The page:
Conclusion

The finding of the present study shows that integrating biolarvicide into fertilizer application skill among rice farmers is possible and acceptable by rice farming communities. The use of biolarvicide and fertilizer mixture is potential complementary malaria intervention in rice farming communities. However, the impact of this approach on both malaria transmission and rice grain output remains to be studied at large scales before it can be widely accepted into malaria control programmes.

Notes

Authors’ contributions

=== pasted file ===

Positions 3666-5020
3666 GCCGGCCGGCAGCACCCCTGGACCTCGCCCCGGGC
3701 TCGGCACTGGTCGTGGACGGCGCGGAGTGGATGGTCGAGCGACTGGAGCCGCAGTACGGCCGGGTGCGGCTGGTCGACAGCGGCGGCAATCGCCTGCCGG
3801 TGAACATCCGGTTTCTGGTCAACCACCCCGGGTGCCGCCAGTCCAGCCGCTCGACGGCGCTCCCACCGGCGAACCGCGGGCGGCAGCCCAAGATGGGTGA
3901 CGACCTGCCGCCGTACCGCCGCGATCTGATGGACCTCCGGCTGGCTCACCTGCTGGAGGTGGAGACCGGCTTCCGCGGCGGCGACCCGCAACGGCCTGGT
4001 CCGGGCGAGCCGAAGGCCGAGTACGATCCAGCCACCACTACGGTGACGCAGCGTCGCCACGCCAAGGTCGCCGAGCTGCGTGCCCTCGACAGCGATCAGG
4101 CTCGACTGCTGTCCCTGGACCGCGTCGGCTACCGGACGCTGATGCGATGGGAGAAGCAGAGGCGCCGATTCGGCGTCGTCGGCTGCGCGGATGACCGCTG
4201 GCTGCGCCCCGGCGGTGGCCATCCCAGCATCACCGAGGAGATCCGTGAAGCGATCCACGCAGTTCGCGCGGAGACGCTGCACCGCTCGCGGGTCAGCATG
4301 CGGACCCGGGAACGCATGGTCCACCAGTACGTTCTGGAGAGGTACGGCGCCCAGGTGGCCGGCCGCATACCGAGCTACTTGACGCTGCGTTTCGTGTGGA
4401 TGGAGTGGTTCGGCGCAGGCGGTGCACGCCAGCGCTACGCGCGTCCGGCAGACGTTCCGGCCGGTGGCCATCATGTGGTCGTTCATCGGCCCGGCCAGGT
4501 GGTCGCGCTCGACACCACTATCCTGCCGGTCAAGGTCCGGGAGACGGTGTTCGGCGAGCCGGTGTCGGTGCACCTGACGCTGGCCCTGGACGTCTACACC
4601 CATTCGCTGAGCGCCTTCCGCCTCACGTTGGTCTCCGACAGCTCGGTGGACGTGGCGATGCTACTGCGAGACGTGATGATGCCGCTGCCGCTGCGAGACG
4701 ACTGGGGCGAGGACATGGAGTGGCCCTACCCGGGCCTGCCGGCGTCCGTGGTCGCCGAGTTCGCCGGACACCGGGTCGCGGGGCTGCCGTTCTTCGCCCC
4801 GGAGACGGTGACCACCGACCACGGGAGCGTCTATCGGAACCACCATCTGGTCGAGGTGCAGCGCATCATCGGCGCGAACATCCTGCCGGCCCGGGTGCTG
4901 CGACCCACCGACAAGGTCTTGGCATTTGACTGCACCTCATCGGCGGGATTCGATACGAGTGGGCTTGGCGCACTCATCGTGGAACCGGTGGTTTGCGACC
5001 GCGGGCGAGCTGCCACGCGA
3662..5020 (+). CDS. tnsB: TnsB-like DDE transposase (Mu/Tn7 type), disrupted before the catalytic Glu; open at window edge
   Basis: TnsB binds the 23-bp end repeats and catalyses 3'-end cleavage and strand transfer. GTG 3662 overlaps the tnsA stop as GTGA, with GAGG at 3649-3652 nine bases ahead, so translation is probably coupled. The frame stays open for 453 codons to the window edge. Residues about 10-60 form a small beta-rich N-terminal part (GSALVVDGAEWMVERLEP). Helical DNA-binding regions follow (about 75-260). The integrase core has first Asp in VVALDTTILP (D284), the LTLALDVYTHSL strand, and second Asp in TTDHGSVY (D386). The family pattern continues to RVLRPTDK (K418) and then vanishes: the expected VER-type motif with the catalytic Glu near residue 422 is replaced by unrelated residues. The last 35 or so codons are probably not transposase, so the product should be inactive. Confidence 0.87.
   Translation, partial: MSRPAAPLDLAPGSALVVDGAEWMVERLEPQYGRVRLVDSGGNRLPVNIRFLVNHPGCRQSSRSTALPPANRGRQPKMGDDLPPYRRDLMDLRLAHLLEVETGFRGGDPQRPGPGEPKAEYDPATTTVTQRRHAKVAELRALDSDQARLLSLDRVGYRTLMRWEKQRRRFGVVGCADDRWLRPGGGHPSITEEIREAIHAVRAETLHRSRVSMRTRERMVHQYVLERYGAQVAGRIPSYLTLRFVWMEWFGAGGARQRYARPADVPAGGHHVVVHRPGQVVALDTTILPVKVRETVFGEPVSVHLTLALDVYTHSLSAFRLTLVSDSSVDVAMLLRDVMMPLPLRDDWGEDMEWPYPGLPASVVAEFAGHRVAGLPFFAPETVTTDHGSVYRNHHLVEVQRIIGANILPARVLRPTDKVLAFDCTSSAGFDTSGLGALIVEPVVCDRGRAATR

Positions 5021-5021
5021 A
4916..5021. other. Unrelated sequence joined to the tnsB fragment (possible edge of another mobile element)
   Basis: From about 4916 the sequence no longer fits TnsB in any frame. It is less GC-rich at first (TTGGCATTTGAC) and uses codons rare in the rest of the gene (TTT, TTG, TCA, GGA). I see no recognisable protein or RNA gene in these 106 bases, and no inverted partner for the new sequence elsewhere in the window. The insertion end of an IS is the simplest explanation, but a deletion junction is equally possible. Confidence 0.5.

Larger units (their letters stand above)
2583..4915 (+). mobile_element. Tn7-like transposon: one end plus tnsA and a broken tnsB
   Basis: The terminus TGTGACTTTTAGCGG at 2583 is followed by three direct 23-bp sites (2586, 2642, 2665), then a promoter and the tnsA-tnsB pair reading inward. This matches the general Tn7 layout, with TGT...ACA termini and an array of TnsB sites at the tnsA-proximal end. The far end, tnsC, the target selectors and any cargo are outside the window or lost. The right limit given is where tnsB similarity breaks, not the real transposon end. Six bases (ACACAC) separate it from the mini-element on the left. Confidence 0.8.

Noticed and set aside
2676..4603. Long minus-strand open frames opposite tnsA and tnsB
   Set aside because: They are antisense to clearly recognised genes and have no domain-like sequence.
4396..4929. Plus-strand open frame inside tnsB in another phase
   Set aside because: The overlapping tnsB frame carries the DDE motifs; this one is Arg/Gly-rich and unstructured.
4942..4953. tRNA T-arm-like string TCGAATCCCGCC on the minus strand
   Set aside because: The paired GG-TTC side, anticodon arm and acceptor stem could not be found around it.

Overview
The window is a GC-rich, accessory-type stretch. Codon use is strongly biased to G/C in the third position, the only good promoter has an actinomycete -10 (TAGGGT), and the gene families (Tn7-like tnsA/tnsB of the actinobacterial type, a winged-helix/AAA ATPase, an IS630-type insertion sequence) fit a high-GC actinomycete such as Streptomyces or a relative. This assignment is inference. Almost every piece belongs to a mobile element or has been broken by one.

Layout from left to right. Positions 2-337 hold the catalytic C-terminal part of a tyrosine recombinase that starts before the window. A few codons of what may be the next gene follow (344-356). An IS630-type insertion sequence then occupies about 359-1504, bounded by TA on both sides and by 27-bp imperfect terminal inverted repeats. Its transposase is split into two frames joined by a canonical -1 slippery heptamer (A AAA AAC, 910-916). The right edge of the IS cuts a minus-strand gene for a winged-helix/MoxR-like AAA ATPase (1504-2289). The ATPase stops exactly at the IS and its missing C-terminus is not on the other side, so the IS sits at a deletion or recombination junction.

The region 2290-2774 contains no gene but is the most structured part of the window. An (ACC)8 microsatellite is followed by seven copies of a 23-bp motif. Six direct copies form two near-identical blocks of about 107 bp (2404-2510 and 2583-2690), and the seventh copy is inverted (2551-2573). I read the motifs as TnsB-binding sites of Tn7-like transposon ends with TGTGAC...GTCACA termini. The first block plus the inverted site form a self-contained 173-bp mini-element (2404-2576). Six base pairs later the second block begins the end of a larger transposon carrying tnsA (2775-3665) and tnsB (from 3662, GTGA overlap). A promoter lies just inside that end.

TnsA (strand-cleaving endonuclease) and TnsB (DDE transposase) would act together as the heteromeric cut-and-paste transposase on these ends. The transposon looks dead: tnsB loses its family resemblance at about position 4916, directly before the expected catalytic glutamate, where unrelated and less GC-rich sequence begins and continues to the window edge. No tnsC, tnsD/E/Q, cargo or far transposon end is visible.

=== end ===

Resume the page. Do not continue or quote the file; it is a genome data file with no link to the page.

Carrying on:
HDM, SFR and LEGM conceived the study and led the writing of this article. HDM, ISM, EJK participated in data collection and analysis. All authors contributed to the study design, interpretation, and drafting of the article. All authors read and approved the final manuscript.

Acknowledgements

We thank the study participants from Kilangali village for their enthusiasm in the study. We are grateful to the National Institute for Medical Research and Catholic University of Health Sciences for logistical support. I wish we could thank the Administration of the Kilangali Farm for this study

Competing interests

The authors declare that they have no competing interests.

Availability of data and materials

The datasets during and/or analysed during the current study available from the corresponding author on reasonable request. Nearly all data for qualitative part are included in this paper itself.

Consent for publications